Content Challenge: You Can Only Get it Here

Part of the content conundrum for brands is figuring out what kind of content customers would find cool, desirable, and relevant. The mere fact many brands have no idea what this content might be is, in itself, pretty alarming. You’d have to have a pretty thorough lack of involvement with and understanding of your customers to not know what they might like.

But despite what should be a great awakening in which consumers are using every technology and trick in the book to shield themselves from ads and commercials, brand self-obsession continues as marketers concentrate on their message, their campaign, what they want to say, and what they want social users to do.

When individuals conduct themselves in that same fashion on Facebook and Twitter, it gets tiresome and starts losing value pretty quickly. Their posts eventually get hidden. Conversely, friends who post things that consistently entertain or inform, with little self-marketing desperation involved, win the coveted “show all updates” setting.

Of course brands are going to use social to market. It’s pretty much the point of having social in the marketing mix. And yes, people who follow a brand’s Twitter account or “Like” a brand’s Facebook Page implicitly state they want to know what’s going on with that brand’s products and services.

But if you have a Facebook friend that assumes you want every one of her posts to be about what wine she likes (Mitsubishi’s current campaign is even based around weeding out pretentious Facebook friends, then running them over), then you know how it must feel for your fans and followers to get a sales pitch for your crackers or whatever you’re selling every single time.

Is there such a thing as content that doesn’t sell but that still advances the brand and makes the consumer more involved and valuable? Of course. And perhaps there are no better companies than enterprise brands to do it. Enterprise organizations are large enough to go beyond a product and engage readers/viewers at higher, broader levels…communicating expertise across entire sectors, subjects and industries. You’re going from pitchman to news source, and getting full credit for it as the presenter.

A recent GigaOM article pointed out the success a San Francisco-based startup called Crunchyroll is having. Their niche (and they proudly admit it’s a niche) is providing Japanese anime, Korean drama and Asian live action content to countries that can’t get it any other way via licensing deals. Shows are available in HD and on the same day they air in the host country. Crunchyroll not only gets 8 million viewers a month, they have 100,000 paying subscribers at $7-12/month.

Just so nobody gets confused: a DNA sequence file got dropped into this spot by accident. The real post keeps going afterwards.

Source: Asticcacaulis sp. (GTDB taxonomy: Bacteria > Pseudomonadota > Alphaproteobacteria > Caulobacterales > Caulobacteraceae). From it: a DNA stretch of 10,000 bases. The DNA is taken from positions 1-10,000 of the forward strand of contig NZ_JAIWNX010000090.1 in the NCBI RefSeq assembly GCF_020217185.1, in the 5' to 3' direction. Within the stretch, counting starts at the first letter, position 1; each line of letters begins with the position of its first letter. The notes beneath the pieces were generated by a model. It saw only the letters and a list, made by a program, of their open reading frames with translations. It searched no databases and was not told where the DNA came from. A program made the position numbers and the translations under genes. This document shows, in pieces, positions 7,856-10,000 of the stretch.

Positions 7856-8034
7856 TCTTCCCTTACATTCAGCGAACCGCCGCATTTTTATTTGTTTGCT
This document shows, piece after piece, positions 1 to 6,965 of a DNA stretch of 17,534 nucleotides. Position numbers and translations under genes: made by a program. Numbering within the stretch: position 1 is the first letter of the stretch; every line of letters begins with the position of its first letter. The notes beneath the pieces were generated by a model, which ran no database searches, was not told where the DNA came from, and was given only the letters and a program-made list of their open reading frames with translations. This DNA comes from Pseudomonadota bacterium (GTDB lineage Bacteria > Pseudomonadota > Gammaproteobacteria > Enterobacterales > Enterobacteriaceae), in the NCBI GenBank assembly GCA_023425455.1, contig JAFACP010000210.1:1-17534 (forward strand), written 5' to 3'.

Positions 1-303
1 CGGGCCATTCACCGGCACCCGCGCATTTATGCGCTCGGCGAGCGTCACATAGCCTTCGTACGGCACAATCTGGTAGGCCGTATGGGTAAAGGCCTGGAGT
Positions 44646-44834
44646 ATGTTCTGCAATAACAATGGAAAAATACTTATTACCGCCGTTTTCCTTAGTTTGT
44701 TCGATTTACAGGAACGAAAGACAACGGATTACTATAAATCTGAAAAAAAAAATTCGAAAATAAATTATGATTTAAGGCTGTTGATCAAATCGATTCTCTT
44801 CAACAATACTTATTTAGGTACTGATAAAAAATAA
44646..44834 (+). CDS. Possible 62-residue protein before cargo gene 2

Got a point, Mike? I do happen to have one. Crunchyroll illustrates the content opportunity enterprise companies have…which is to determine your “area,” the interest graph of your customers, then provide content that speaks to and satisfies those interests that can’t be found anywhere else. At least not in the same style, or of the same quality, or with the same authority. Do what no one else is doing. Provide what no one else is providing in your sector.

If underserved users are willing to pay monthly for access to awkwardly moving cartoon dragons, imagine the audience you could attract with free, useful, non-sales content in your customers’ area of interest. It’s an audience you’ll want in place when the time does come to put out that marketing message.

A content challenge is better than a content conundrum any day.


I bookmarked this blog post on the strength of the first six paragraphs. But the Crunchyroll case study is a tad mushy. It is a lot easier for a company whose main product is content to be better at creating content. It's like praising a culinary academy for having a great school cafeteria.

Posted by guest on September 20, 2012 at 12:15 PM EDT #

Good point. What I was using Crunchyroll to illustrate though was not so much the ability to generate quality content (although they don't generate it, they license existing content), but the power that lies in discovering content available only through the presenting brand. 9 times out of 10 this will be original content leveraging the brand's expertise. If they have no unique expertise, well they've got bigger problems than social content.

Posted by Mike Stiles on September 20, 2012 at 02:56 PM EDT #

Thanks for the clarification, Mike, and thanks for writing this article. As for how to effectively mine expertise to create original content, I always fall back on an 2005 Harvard Business Review piece by Jack Shulman who was (is?) director of information design and development at Sony Computer Entertainment (games, I guess). The article was in that issue's "Product Development" section, titled "Revaluing Writing."

Companies spend whatever it takes to develop intellectual assets. At the same time, they routinely seek to minimize their investment in the technical and procedural documents that tell people how to use those assets. Such metainformation as instruction manuals, process descriptions, and procedure guides script the experience of customers and the performance of suppliers and employees. Yet companies view the creation of this information as, at best, a cost of doing business and, at worst, something they can safely ignore. Good writers can change all that. What's more, good writers who are consulted early enough can improve the product development process and, potentially, products themselves.

Posted by Gary Bridgman on September 20, 2012 at 03:18 PM EDT #

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